Latest News

  • Congratulations to Mary Jo LaDu, named UIC Innovator of Today award 2016! (Pictured with Dr. Leon Tai)

  • Congratulations for Robert Ng for winning the 2017 Huxley Award for undergraduate achievement in neuroscience!

  • UIC Research Forum (April 3, 2017)

    Congratulations Ryan Salzman: 1st place in the 2017 undergraduate poster competition for the Life Sciences (Pictured with Chancellor Amiridis)

  • College of Medicine Research day (November 18, 2016) Congratulations to Deebika Balu! 2nd place in Postdoctoral fellows and residents Category

  • Congratulations to Cyprianna Estrada for winning the 2016 SACNAS Student Presentation Award

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    Welcome to the LaDu Neurodegeneration Research lab

    Alzheimer disease (AD) has reached epidemic proportions, representing a serious economic and social burden worldwide.

    • Over the last decade, AD mortality has increased 66% to become the sixth leading cause of death.
    • AD occurs in 1 of 8 Americans aged 65 and 50% over age 85.
    • The current annual cost to America is ~$183 billion, increasing to 1.1 trillion by 2050.
    • Currently there is no cure and only temporary symptomatic management is available.

    Mary Jo LaDu, PhD
    Department of Anatomy and Cell Biology
    University of Illinois at Chicago

    Dr LaDu's lab studies the pathology of Alzheimer disease (AD) by focusing on the structure/function interactions between the human isoforms of apolipoprotein E (apoE) and amyloid-β peptide (Aβ). A naturally occurring isoform of the APOE gene, apoE4, increases lifetime risk for AD 60-fold compared to the more common apoE3. Aβ, particularly oligomeric aggregates (oAβ), is considered a major cause of AD. Our overall hypothesis is that apoE4 and oAβ act synergistically to compromise neuronal viability. We utilize an integrated approach to address the complexity of apoE/Aβ interactions, including biochemical, molecular biology, and cell biology methods using in vitro, ex vivo, and in vivo models. Our goal is to develop oAβ and apoE/Aβ complex as "mechanistic biomarkers" and therapeutic targets as both are significant prior to neuronal damage.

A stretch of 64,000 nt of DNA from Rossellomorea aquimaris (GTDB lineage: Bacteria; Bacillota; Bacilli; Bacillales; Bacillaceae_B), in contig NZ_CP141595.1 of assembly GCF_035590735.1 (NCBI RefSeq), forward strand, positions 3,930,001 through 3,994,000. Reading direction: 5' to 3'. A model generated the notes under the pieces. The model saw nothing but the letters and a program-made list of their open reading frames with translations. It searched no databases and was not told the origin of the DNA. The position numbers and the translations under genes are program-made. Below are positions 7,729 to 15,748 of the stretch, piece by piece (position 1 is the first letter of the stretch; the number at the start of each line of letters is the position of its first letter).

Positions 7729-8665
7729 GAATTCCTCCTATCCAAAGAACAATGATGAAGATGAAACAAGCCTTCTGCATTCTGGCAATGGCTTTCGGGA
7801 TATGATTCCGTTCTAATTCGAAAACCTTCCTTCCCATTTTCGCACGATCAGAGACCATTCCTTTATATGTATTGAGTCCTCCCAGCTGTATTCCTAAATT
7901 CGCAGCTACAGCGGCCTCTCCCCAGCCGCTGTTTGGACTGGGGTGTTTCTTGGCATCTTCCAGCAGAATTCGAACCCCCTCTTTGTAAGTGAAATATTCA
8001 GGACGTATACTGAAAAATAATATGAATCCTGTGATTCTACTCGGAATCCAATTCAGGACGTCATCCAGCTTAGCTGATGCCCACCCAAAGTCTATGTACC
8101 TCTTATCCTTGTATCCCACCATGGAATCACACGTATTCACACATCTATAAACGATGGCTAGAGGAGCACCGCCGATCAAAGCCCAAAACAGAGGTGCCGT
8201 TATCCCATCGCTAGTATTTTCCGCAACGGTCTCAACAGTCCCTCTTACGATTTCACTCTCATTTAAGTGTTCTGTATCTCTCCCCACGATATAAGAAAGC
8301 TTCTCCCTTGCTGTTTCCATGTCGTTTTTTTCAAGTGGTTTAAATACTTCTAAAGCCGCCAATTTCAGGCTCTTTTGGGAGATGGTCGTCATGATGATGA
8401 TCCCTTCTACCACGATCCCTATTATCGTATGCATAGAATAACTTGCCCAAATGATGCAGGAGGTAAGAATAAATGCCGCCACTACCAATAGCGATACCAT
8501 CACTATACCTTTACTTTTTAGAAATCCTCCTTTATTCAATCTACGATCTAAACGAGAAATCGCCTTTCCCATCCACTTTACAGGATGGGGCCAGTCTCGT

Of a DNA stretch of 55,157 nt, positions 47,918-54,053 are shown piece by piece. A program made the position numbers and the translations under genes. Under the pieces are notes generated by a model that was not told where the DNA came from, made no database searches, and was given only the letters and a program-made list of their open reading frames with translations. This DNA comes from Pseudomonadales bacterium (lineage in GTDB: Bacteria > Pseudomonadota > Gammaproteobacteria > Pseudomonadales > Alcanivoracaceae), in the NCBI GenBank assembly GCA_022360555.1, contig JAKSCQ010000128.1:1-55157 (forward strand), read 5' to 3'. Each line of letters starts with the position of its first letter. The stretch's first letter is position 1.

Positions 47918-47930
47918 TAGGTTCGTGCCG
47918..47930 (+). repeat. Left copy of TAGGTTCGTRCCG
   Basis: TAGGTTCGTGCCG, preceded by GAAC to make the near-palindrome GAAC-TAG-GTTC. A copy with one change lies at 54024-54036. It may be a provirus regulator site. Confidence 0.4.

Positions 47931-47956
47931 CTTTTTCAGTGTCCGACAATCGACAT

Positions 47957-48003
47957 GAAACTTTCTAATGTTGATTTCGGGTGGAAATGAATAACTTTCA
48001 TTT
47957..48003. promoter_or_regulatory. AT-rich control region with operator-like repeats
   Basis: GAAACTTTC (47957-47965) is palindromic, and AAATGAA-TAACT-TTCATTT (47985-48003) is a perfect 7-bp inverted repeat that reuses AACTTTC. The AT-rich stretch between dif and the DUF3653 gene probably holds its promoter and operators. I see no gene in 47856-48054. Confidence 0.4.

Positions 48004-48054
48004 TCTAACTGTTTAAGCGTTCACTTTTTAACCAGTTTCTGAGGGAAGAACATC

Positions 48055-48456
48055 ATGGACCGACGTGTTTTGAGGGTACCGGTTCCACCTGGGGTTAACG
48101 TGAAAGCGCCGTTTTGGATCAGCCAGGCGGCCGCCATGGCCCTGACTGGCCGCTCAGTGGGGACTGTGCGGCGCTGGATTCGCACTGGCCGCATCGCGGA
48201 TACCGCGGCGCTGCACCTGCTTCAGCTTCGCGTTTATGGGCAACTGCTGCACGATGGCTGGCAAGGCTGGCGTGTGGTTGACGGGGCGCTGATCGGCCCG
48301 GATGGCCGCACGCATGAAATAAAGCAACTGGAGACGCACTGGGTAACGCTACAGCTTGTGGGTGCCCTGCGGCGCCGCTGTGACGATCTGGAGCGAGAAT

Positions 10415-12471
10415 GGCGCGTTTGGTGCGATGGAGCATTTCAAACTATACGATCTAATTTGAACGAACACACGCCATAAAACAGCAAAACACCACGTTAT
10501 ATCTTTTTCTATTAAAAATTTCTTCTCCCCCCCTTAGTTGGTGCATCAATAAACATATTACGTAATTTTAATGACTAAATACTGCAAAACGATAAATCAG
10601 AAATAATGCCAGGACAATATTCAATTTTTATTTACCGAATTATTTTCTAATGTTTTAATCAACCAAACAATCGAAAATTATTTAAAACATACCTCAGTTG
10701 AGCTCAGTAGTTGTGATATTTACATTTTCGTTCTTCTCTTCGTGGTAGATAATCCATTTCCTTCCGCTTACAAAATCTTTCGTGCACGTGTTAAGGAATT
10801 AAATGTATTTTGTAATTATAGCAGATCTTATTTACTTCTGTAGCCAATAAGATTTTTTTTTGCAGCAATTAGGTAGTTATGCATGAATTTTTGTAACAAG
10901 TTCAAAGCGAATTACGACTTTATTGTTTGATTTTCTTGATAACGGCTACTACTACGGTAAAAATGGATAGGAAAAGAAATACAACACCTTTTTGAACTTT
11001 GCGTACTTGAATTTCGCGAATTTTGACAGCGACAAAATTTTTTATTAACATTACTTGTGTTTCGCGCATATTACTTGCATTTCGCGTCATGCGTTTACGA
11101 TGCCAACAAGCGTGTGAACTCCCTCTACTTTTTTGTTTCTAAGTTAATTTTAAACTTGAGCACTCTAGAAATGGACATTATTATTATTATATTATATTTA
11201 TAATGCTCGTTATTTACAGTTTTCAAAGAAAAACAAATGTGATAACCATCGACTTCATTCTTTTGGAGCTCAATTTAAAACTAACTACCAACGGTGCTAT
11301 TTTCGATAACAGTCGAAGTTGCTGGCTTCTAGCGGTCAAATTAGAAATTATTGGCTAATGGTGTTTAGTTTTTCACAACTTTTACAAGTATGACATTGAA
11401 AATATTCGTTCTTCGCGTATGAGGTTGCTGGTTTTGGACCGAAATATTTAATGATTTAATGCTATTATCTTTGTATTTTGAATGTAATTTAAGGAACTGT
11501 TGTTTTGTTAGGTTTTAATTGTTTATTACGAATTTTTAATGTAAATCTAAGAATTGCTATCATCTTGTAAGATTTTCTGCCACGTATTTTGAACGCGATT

Current research interests include:
    • Effect of APOE genotype on Aβ accumulation and speciation
    • Role of apoE/Aβ complex in Aβ clearance with a focus on ApoE isoform, apoE levels and apoE lipidation.
    • oAβ and apoE/Aβ ELISAs as mechanistic biomarkers for AD progression.
    • Effect of apoE isoform on inflammation and synapse viability.
    • Development and testing of AD therapeutics including:
      • ApoE-dependent therapeutics targeting apoE/Aβ complex and neuroinflammation.
      • ApoE-independent therapeutics whose efficacy may be affected by apoE

    The University of Illinois has entered into an agreement with CONACYT (the National Science Foundation of Mexico) to support Mexican nationals who have been admitted into PhD programs at one of the three UI System universities.

    CONACYT has agreed to support these PhD students for the first four years of their study. This is a competitive program and the student must apply for the CONACYT award after they have been accepted into a UI System PhD program.

    The LaDu Lab is currently recruiting students for PhD programs in Neuroscience (GPN) or Graduate Education in Medical Sciences (GEMS) at the University of Illinois at Chicago via the CONACYT international scholarship program. See application details below. Please note the LaDu lab will provide tutoring for the admission process.

    CONACYT Award Instructions

    Please support our research program in Neurodegeneration by donating to the University of Illinois at Chicago. Your generous contribution will directly support our research with qualified, academic research personnel.

    To make a donation directly to the LaDu Lab, please contact:

    Lea Smucker, Director of Administrative Operations
    Department of Anatomy and Cell Biology
    College of Medicine
    University of Illinois at Chicago
    Telephone: 312-996-6792
    E-mail address: